Musk's Twitter blue tick charges 'inspired by Monty Python sketch'

The billionaire has proposed an $8-per-month charge for users to retain their verified status.

Elon Musk has said he took inspiration from Monty Python for “charging for insults and arguments” amid ongoing backlash over his decisions as the new head of Twitter.

The tech billionaire, who completed his acquisition of the platform last week, reportedly plans to charge verified users to retain their blue tick.

Following outrage stemming from the reported proposal, including from US horror writer Stephen King, Musk has announced the charge will be $8 (£7), rather than the originally suggested $20 (£17).

In a tweet on Tuesday, he wrote: “To all complainers, please continue complaining, but it will cost $8.”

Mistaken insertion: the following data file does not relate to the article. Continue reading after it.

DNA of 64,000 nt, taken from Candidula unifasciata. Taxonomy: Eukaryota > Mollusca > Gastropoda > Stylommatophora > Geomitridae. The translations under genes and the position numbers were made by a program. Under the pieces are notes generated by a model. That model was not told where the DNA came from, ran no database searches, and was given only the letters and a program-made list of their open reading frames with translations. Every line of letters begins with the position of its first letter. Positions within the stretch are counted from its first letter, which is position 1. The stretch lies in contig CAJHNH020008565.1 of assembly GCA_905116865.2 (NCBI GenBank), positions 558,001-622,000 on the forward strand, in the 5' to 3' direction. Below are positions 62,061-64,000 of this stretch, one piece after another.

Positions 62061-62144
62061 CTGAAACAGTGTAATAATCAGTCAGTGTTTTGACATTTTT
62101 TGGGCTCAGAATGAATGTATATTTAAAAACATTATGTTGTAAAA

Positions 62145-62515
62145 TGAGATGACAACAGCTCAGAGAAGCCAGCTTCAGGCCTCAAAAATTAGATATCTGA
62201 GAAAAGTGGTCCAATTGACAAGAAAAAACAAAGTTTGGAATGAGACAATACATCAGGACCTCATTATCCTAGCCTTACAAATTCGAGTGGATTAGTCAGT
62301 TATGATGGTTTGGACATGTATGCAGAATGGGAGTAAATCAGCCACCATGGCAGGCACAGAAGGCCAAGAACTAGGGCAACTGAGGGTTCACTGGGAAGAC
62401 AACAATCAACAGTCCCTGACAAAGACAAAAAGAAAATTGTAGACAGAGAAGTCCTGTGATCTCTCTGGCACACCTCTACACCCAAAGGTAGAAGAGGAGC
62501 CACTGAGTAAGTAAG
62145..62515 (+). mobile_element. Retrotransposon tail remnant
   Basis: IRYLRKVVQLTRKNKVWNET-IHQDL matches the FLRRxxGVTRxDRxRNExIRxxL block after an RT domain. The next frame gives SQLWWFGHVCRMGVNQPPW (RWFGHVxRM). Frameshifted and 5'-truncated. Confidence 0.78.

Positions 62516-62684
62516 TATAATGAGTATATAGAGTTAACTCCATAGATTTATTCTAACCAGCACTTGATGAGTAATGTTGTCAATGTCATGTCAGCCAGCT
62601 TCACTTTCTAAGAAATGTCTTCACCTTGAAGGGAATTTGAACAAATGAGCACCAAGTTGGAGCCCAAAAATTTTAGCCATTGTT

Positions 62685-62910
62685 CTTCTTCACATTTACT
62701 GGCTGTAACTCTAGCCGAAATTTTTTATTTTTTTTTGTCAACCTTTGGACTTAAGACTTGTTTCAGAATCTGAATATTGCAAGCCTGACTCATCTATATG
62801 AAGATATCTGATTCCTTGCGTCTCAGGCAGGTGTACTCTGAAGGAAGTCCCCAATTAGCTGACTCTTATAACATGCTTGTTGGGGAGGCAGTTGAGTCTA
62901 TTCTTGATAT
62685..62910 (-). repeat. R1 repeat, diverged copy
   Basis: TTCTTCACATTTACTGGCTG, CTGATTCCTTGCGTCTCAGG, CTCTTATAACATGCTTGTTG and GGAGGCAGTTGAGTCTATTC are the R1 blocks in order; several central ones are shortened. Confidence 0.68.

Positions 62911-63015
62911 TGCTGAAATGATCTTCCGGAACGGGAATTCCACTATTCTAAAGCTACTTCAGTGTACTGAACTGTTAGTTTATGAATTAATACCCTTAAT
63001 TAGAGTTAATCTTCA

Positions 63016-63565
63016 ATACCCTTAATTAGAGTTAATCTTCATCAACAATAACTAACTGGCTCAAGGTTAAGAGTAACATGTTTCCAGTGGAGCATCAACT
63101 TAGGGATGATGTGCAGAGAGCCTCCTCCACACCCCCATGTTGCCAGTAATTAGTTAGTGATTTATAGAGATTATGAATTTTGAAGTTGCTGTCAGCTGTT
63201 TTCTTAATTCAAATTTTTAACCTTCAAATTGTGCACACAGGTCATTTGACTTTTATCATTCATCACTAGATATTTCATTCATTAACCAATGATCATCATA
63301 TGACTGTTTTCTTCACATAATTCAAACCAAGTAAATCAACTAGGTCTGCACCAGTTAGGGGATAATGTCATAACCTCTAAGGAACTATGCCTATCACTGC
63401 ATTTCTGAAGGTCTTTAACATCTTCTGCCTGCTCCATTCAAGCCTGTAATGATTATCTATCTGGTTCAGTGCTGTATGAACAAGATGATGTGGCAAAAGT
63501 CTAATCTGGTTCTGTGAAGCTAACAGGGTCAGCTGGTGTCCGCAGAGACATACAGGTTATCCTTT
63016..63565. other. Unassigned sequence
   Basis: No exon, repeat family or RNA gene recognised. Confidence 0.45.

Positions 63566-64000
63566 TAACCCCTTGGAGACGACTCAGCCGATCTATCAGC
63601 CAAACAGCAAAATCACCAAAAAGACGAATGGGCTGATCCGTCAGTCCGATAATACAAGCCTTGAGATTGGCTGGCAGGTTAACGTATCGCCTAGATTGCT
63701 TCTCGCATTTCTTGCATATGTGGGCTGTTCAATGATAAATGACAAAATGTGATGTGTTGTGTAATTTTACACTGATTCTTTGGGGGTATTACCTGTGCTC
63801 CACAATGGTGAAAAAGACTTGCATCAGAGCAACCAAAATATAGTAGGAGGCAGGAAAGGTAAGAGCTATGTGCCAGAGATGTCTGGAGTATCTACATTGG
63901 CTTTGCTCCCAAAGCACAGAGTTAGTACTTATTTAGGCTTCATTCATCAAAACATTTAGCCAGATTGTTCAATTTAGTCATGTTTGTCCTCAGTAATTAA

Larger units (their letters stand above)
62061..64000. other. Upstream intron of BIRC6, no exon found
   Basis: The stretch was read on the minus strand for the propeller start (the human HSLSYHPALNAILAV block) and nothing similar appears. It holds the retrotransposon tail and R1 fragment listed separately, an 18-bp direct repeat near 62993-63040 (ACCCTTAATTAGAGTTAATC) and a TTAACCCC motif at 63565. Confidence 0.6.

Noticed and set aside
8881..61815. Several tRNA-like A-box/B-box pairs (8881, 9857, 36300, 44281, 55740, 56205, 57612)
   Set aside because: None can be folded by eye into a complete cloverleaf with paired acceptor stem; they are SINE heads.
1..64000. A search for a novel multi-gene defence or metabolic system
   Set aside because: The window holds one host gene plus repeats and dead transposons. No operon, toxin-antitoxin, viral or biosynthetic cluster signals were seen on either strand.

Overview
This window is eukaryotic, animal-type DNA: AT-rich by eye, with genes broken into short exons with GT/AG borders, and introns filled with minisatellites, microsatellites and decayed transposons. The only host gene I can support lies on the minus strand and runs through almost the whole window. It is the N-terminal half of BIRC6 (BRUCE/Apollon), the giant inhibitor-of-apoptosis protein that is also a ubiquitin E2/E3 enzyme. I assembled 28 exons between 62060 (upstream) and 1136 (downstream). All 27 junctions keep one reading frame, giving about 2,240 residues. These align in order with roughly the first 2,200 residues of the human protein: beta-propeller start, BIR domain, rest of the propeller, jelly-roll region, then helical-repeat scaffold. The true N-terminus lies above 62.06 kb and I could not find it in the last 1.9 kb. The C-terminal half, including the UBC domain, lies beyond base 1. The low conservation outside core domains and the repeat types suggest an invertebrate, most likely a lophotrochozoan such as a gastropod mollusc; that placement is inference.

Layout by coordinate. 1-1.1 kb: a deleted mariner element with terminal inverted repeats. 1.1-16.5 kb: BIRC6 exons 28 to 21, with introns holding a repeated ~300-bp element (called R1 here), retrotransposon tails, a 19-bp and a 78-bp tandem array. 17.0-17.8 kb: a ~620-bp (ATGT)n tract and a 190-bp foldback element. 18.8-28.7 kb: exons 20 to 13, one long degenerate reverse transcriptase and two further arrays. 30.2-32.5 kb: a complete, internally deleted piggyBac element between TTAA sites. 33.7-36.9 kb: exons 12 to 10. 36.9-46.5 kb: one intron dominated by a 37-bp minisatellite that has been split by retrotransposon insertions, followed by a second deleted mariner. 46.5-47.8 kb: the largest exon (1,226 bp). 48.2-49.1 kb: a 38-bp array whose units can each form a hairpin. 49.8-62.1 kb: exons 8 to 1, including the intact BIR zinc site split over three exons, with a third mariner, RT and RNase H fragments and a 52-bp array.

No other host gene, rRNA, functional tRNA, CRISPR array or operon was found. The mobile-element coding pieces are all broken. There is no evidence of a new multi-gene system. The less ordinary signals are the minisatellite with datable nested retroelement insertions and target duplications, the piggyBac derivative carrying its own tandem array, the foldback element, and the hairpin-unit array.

In a subsequent tweet he shared a link to a skit by the British sketch group, titled Argument.

The well known sketch sees a character, played by Michael Palin, become enraged after paying for a five-minute argument with John Cleese.

“Totally stole the idea of charging for insults and arguments from Monty Python tbh,” Musk wrote.

Responding to the initial news that users would be charged for their verified status, King wrote “$20 a month to keep my blue check?

“F*** that, they should pay me. If that gets instituted, I’m gone like Enron.”

Responding to the author’s response directly, Musk said: “We need to pay the bills somehow! Twitter cannot entirely rely on advertisers. How about $8?”.

According to multiple reports in the US, if the plans to charge for verification go ahead users will be given 90 days to sign up or lose their blue tick.

Twitter has not commented on the plans, but Mr Musk responded to questions from users on the platform about verification by saying that the “whole verification process is being revamped right now”.

The verification system is currently designed to help users identify authentic and influential users on the platform, including government figures, sports stars, entertainment figures, journalists as well as major brands and organisations.

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